EXCLUSIVE: You are many times LESS likely to die from a hospital ‘bug’ in Scotland

hospionfection2 hospinf1

 Based on recent BBC reports, I think we had hospital acquired infections ‘contributing’ to five deaths in January and February 2019. Were there more cases ignored? I can’t find any data on this. The health correspondents did seem to be in a feeding frenzy, so it seems unlikely there were more.

I wonder how does this compared globally? Are our hospitals relatively clean or dirty in this respect?

I found 2018 statistics for the USA, by far the biggest spender on health care, globally:

‘In the United States, the Centers for Disease Control and Prevention estimated roughly 1.7 million hospital-associated infections, from all types of microorganisms, including bacteria and fungi combined, cause or contribute to 99,000 deaths each year.’

HAI Data and Statistics | HAI | CDC”http://www.cdc.gov. 2018-01-10. Retrieved 2018-01-13.

So, 1 700 000 HAIs linked to deaths in 2018 or, for comparative purposes with our two-month sample, 280 000 cases. So, 56 000 times as many cases. Population of USA at 327.16 million or 60.58 times the population. To get a fair per capita rate, divide the 56 000 by 60.58 and get 924.

Deaths linked to hospital-acquired infections 924 times more common per capita in USA than in Scotland.

As for England and Wales, I could only find these for 2006:

MRSA caused or was associated with 1 652 deaths, which occurred predominantly in older people and women.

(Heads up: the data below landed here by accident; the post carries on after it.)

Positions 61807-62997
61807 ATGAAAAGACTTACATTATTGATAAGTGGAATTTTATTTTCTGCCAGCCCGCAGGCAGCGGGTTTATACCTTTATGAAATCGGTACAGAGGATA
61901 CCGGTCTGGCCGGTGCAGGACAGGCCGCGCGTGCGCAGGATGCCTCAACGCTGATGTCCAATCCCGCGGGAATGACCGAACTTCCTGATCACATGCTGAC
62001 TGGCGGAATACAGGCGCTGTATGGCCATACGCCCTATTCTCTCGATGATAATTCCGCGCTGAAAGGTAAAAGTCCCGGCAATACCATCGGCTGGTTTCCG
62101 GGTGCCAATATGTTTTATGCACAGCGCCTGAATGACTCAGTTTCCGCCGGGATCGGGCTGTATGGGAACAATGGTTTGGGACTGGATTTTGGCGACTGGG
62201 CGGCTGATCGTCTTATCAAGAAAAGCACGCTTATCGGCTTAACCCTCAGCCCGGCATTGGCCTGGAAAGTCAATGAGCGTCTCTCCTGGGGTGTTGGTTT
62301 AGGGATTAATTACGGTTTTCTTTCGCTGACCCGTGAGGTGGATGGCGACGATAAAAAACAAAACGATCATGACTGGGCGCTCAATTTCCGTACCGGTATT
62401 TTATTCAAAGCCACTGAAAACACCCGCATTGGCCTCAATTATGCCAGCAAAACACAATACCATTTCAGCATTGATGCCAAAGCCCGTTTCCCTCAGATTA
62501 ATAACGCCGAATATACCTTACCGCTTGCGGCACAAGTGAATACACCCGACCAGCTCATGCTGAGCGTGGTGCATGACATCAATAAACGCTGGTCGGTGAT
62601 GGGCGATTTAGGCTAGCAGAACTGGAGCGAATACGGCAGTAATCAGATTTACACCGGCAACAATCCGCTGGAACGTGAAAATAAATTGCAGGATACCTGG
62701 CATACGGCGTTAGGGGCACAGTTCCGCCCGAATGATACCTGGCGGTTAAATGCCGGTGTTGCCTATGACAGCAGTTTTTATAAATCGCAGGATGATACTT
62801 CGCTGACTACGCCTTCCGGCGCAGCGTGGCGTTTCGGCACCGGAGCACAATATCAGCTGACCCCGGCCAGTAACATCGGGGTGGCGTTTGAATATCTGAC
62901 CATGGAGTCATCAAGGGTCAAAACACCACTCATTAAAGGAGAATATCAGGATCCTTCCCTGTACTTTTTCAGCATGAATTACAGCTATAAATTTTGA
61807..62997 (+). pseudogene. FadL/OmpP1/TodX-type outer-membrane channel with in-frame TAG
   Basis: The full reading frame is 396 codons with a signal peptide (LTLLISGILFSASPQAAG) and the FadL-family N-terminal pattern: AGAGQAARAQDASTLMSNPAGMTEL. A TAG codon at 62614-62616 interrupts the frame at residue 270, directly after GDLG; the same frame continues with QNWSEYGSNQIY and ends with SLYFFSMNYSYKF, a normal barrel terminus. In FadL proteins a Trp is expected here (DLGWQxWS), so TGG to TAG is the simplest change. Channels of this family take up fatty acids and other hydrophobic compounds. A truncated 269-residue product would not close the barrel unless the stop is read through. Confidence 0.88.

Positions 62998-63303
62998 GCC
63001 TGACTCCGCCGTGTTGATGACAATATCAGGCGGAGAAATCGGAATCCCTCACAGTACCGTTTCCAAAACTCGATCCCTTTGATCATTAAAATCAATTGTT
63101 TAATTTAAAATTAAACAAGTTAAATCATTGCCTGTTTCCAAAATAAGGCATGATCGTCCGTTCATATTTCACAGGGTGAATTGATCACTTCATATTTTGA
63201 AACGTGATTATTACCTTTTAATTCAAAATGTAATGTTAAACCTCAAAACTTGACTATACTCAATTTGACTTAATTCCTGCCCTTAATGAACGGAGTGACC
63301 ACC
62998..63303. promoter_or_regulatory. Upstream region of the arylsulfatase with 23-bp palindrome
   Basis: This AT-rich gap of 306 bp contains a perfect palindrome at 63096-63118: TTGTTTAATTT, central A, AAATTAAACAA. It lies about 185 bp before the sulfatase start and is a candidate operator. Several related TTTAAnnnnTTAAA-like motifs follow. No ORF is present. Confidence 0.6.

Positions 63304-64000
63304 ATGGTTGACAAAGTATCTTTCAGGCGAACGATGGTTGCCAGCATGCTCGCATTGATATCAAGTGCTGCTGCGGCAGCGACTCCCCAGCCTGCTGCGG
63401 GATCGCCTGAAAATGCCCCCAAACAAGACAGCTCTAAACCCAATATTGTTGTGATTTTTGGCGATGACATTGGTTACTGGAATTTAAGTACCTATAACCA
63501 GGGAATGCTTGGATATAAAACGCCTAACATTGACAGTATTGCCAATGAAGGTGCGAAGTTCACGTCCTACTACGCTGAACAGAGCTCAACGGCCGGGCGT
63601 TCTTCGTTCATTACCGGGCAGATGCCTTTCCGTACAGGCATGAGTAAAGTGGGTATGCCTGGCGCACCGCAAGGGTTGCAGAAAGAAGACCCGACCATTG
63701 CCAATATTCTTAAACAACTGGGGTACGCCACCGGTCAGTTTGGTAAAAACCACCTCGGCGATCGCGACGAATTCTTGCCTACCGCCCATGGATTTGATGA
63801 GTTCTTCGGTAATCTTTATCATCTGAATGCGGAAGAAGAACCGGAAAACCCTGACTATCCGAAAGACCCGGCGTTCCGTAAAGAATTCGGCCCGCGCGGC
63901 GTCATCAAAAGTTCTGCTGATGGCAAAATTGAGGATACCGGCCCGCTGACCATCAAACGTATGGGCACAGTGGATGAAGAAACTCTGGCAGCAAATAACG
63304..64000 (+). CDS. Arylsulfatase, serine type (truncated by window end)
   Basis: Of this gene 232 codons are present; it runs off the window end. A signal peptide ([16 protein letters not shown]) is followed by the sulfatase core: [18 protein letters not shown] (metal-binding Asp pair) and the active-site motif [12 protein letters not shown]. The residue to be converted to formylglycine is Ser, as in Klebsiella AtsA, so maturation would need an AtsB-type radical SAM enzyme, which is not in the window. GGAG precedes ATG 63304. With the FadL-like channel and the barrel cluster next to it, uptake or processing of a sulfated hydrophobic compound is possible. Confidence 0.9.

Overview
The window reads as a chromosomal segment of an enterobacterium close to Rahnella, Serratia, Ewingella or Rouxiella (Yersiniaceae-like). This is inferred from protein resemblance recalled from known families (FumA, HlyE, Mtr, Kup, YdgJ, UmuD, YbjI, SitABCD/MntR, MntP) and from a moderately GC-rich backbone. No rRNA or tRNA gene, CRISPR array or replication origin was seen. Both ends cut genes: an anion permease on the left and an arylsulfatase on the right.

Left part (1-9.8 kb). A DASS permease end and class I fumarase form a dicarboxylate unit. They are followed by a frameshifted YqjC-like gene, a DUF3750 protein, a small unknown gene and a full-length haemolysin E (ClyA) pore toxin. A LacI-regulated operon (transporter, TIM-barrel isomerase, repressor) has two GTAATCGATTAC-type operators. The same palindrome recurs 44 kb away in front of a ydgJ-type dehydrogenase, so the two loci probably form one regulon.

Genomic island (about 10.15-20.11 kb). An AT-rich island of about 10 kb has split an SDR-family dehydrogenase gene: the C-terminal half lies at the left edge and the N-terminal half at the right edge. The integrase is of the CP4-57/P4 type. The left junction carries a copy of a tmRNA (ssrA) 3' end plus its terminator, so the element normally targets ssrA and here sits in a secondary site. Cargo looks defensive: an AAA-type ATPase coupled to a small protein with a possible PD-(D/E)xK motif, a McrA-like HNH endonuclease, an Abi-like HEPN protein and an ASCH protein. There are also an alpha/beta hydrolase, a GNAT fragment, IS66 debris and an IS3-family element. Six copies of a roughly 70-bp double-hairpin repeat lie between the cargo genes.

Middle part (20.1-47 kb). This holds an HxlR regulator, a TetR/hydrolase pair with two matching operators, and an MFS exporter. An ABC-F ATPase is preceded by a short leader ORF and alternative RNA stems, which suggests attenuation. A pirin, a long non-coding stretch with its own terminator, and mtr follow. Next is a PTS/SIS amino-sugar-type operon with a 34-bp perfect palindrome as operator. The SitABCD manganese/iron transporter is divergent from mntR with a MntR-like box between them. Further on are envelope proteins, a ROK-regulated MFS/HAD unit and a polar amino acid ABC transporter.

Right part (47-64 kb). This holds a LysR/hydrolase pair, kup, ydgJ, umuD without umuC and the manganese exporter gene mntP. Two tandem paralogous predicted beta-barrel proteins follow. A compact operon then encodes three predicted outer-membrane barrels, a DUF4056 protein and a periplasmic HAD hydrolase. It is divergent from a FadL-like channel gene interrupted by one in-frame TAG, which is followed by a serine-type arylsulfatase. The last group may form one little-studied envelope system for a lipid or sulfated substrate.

C difficile caused or was associated with 6 480 deaths, which occurred predominantly in older people.


Now I know that there will have been other deaths linked to HAIs in Scotland but the absence of them in our NoMedia coverage, even during a feeding frenzy, tells us something.


3 thoughts on “EXCLUSIVE: You are many times LESS likely to die from a hospital ‘bug’ in Scotland

  1. William Henderson March 12, 2019 / 8:57 am

    As ever, there is a word to describe NoMedia behaviour in this whole sorry episode. That word is “EVIL”.

    Liked by 3 people

  2. Alasdair Macdonald March 12, 2019 / 1:00 pm

    On Channel 4 News last night they did a piece about plans by NHS England to change the basis of A&E targets, which have indicated that these are being missed by big amounts and are showing little sign of improvement, perhaps, even in decline. They are markedly worse than the best comparable data for NHS Scotland (although the way the figures are constructed mean they are not directly comparable).

    The piece included an interview with a professor of Emergency Medicine, who explained why the current measures are unsuitable and what the proposed changes would entail. The interview was conducted in an informing way, seeking to explain to viewers why the changes are being considered. There was no accusation of ‘moving the goalposts’.

    The change being proposed entailed a new system of prioritisation of cases, which would have the consequence that non life threatening cases would, on average, require longer waiting times. (I had thought that this was the purpose of triage, but, applying the principle of charity, I suspect that it is a sharpening of the triage criteria.) I can accept that line of argument if it has better outcomes for serious accidents and has no worse outcomes for non threatening cases. I would probably be grumpy and soor faced while waiting, but, at least I know someone more serious has a better chance of survival.